Head of Regional Research, Africa for Standard Chartered Bank Ms Razia Khan presented on January 31st 2013 in Dar es Salaam the bank’s latest Global Research Briefing.
The presentation included both global and Tanzania’s economic outlook.
According to the bank, significant energy-sector developments will support Tanzania’s growth, both in 2013 and over the medium term, driven by the discoveries of large natural gas reserves off the coast of Tanzania, estimated at 28.9 trillion cubic feet.
Continued growth in agriculture, investment in other infrastructure, and a successful cotton crop should also support the economic outlook, driving trend growth of around 7%.
Receipts from tourism, gold and manufactured goods are all expected to rise. However, high imports of capital goods, which are required to sustain strong investment, will keep the current account deficit in double digits as a percentage of the country’s Gross Domestic Product (GDP).
Inflation in Tanzania which has proven to be stickier than in other East African Economies is likely to remain in single digits for much of 2013.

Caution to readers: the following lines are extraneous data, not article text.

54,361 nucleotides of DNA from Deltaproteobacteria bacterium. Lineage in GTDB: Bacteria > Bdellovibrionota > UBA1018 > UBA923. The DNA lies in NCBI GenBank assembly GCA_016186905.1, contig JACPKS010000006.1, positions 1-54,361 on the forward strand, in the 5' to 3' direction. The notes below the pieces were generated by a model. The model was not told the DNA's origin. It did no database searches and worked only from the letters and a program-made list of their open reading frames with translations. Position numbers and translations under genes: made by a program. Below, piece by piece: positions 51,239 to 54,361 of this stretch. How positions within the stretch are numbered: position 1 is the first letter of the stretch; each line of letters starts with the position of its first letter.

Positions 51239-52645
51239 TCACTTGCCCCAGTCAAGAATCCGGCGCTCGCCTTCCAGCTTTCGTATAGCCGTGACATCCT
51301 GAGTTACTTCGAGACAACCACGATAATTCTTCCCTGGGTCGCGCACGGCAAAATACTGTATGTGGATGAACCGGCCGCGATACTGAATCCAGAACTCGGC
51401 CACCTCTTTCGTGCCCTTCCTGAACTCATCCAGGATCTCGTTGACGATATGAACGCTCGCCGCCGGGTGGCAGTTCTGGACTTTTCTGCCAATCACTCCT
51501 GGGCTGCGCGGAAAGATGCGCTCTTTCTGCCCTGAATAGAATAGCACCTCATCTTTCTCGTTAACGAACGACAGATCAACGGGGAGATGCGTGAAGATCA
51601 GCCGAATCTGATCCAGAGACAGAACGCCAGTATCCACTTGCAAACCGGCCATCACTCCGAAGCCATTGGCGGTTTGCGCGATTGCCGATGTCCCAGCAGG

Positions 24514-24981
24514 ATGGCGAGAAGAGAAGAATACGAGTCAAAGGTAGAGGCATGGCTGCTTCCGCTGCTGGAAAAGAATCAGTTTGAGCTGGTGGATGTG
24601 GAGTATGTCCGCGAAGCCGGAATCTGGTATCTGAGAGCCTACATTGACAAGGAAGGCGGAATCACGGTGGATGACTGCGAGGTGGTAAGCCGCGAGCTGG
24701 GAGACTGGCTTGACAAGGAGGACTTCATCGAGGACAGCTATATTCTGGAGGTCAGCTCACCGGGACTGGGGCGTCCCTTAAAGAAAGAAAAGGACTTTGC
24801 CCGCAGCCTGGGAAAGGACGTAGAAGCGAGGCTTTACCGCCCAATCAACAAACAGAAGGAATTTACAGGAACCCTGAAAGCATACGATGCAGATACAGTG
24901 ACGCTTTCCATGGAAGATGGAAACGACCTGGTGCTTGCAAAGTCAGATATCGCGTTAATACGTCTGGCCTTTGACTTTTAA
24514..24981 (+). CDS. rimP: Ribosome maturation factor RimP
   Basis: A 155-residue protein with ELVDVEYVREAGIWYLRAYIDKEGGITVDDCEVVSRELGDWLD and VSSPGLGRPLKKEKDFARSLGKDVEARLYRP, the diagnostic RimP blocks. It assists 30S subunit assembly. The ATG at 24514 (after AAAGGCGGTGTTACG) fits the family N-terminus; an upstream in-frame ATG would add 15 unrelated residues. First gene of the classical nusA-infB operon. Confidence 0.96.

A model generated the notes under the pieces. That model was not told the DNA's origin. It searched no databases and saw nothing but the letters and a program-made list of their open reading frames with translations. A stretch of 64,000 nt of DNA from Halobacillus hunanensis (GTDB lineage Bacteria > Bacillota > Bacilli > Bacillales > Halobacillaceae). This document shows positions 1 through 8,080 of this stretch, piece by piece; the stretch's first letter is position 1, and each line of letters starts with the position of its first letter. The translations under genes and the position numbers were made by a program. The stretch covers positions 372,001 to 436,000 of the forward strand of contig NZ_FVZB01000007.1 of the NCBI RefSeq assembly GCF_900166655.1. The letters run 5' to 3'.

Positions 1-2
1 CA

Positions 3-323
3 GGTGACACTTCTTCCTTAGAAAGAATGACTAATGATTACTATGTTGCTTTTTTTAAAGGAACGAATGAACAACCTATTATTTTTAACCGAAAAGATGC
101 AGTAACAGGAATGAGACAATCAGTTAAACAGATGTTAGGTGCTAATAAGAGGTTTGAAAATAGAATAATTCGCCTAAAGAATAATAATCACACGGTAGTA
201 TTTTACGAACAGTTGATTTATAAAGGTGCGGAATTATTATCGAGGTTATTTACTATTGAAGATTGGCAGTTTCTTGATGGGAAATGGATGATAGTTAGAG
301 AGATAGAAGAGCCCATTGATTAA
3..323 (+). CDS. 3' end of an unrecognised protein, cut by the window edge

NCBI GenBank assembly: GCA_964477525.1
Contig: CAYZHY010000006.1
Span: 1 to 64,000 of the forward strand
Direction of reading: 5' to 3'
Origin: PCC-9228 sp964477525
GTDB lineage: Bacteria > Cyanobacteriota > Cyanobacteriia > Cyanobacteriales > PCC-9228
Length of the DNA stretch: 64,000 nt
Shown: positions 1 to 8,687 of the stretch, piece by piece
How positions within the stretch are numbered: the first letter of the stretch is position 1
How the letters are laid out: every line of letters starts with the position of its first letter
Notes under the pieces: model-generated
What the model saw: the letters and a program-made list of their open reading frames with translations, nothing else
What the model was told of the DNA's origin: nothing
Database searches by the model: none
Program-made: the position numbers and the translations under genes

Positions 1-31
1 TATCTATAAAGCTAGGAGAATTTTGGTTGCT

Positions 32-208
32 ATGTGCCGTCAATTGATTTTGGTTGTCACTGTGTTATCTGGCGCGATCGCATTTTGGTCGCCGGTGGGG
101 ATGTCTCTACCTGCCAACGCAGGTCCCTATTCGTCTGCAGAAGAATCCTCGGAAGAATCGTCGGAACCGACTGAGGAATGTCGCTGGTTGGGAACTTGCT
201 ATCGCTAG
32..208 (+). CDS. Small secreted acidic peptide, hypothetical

On financial issues, following the receipt of a single-B bond rating in 2011, the country has not yet opened its domestic market fully to offshore investor participation.
Nonetheless Tanzania intends to raise funds for infrastructure development by issuing Eurobonds, as previously reported by TanzaniaInvest.com.
Given the country’s public debt ratio of 41% of GDP and strong growth prospects, Standard Chartered believes the Eurobond is likely to be favourably received.
On the forex front the Tanzanian Shilling (TZS) remains stable, supported by regulatory controls and increased gas-related Foreign Direct Investment (FDI).
But with a significant current account deficit, some exchange rate adjustment is likely to be needed over time.
Standard Chartered Bank provides regular monthly and ad-hoc time-based publications on African economies and markets.
Tanzania is included in the Bank’s ‘7% Club’ – a list of countries with GDP growth strong enough to make the economy doubles in a decade.
According to estimates from the World Bank, Tanzania will be the 13th most populated country in the world by 2050 with 138 Million and the 5th most populated by 2100 with 450 Million.